We have two different options available for financial assistance for moms who need a little help in getting to a retreat.  We have a scholarship program in which donated funds are gifted back to moms who apply for scholarship as funds are available.  If you would like to help very literally change the lives of some really amazing women who are parenting very, very, very hard kids, donations are gratefully accepted through PayPal to  We've yet to have a mom receive a scholarship that hasn't broken down in tears when it was awarded.  That's how much these retreats and this gift means to them!

We also have a sponsorship program that allows moms to help themselves by allowing them to raise the funds they need in order to attend.  The neat thing about this program is they can raise the funds they need for necessary travel expenses in addition to retreat expenses. We currently have 3 moms who are working on raising funds... Corrie, Emily, and Alissa. Donations to their causes are also very welcome gratefully accepted. Every one of them are incredibly deserving!  Even though they look all sweet and put together in their pictures, some of them are on the verge of shattering at the seams.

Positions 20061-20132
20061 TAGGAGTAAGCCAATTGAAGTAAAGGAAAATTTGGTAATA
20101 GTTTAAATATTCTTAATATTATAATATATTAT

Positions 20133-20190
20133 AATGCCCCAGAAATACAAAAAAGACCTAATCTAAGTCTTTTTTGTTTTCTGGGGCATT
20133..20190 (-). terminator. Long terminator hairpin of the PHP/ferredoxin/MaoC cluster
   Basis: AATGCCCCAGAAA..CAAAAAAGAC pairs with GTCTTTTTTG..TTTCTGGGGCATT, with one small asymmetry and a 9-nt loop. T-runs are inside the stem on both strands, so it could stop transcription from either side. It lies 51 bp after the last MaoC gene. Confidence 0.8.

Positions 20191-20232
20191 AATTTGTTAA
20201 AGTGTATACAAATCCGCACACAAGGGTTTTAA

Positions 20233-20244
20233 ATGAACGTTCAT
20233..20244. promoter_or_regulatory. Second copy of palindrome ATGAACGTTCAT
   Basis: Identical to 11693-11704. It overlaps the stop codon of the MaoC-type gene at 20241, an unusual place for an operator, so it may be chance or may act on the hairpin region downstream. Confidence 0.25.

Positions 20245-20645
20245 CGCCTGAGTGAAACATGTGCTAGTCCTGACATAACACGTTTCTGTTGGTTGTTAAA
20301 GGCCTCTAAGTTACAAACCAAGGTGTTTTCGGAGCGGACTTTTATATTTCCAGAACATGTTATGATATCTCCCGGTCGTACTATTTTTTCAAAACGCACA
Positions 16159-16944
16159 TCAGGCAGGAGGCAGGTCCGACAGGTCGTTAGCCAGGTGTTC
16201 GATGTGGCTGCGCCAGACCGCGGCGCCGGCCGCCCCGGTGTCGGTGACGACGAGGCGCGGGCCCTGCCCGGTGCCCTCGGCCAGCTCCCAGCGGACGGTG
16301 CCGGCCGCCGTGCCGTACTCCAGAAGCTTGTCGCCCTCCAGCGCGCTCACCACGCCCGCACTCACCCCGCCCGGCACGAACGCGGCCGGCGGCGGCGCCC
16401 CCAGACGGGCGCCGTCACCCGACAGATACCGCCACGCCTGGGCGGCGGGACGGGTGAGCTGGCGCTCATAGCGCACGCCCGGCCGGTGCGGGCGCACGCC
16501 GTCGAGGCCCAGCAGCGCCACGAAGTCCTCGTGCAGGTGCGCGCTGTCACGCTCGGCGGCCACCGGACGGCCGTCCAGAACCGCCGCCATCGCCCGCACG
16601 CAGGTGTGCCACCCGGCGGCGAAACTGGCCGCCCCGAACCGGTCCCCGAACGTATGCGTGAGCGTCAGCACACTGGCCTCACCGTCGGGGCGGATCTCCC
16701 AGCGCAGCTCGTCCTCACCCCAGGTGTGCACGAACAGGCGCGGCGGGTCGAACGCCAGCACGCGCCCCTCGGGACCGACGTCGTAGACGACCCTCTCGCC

Please note that all donations made to Hope Rising, Inc. are tax deductible, too! 

Saturday, August 23, 2014

Educating About RAD

**Welcome!  Scroll down if you're looking for my Attachment Disorder chart.  There are many other great resources I've linked to in this post as well.**